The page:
Spring has sprung, which means it's time to give your plants some extra attention. Pruning this season will rid your plants of dry and dead foliage and branches, making room for fresh growth. Here are five ways to freshen up your garden and make it look its best.
Rough now, tough later
With the removal of the dead and defected sections of your vegetation, you can create a healthier environment for your plants to grow and thrive. Not pruning can be far more destructive than the cuts you make when you trim, so don't be concerned about hurting the plant. Dead and diseased areas will impede growth and damage your garden, so they're better off taking some tough love now while its condition is manageable. It's unlikely that you'll kill a plant by simply removing dead or dying branches and leaves.
Some plants and trees must be pruned before they bloom. Other plants are best pruned after. English lavender, for example, only flowers once, so the timing of your pruning is crucial. If you trim too early, you ruin the chances of seeing the flower bloom. Be sure to know the life cycle of the flowers in your garden and whether they will continue to bloom after you trim them. Do some research and call a local Atlanta landscaper to help determine which schedule is better for your greens.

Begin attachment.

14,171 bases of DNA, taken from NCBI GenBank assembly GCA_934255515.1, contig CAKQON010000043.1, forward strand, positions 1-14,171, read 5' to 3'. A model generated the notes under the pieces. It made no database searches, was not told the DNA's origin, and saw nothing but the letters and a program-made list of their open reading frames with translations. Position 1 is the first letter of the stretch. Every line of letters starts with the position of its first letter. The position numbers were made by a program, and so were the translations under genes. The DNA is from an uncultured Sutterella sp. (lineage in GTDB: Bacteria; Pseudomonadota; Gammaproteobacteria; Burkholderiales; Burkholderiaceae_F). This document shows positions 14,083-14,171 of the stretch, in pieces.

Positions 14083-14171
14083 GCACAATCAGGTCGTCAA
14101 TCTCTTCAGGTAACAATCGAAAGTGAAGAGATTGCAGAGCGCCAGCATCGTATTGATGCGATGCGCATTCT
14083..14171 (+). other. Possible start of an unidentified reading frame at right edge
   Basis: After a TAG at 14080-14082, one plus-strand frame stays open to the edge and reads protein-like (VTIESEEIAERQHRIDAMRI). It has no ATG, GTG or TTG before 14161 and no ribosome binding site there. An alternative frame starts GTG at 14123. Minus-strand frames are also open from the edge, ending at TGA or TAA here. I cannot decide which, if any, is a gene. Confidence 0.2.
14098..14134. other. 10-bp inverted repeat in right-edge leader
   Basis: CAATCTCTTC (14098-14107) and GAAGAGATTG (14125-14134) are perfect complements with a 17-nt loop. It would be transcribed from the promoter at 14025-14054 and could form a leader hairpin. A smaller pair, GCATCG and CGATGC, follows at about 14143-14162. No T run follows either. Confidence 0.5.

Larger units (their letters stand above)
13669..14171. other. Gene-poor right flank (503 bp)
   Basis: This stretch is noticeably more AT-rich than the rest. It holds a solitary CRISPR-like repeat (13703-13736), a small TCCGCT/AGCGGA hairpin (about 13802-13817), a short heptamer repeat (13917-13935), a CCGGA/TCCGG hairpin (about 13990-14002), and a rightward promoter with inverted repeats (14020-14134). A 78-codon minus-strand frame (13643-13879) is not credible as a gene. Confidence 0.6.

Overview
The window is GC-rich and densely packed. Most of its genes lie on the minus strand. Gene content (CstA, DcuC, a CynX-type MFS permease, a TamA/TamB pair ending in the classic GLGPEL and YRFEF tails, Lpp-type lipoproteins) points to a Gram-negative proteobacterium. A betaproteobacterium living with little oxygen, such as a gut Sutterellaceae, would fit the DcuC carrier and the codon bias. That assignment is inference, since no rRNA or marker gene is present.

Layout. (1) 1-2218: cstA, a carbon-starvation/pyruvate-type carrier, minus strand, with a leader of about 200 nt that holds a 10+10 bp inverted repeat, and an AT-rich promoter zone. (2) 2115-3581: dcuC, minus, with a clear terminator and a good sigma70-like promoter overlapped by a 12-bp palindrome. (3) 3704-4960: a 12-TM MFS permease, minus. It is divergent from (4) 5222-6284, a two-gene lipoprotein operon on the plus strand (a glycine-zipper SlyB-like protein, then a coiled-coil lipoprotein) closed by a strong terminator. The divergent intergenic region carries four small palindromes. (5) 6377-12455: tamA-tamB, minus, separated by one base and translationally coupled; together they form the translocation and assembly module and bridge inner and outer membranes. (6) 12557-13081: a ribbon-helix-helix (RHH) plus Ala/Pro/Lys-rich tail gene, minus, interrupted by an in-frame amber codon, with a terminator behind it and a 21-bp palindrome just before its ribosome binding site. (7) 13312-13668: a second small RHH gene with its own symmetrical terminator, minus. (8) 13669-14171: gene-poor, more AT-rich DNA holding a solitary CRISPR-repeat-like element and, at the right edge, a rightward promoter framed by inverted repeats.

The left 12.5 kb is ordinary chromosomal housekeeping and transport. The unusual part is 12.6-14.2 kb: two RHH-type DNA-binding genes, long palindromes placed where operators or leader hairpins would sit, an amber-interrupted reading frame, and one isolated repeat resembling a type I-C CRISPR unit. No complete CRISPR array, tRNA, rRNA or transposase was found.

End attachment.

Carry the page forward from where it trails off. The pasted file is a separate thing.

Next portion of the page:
Deadheading can be done every day as you walk by your garden. Take a few minutes to quickly pull out wilted and dead blooms to give the new blooms encouragement and room to grow. Be careful with your target, though, as deadheading can prevent seed development.
Manipulate plants to determine growth
Gardening is an art form, and foliage comes in all shapes and sizes. Scaling and reforming can help build a garden that is interesting and unique. Which of your plants depend more on sunlight, and how might that affect their positioning? Use your seasoned pruning skills to maneuver plants to sizes and areas that suit your landscape design.
Use the correct tools
Pruning will be a daunting task if your not using the right tools for the job. Purchase quality equipment and keep them sharpened. If you're unsure about which tools are needed, contact a local landscaper to discuss your garden and the tools needed to keep it neatly trimmed.
With just a little work, you can get your garden ready for spring and summer.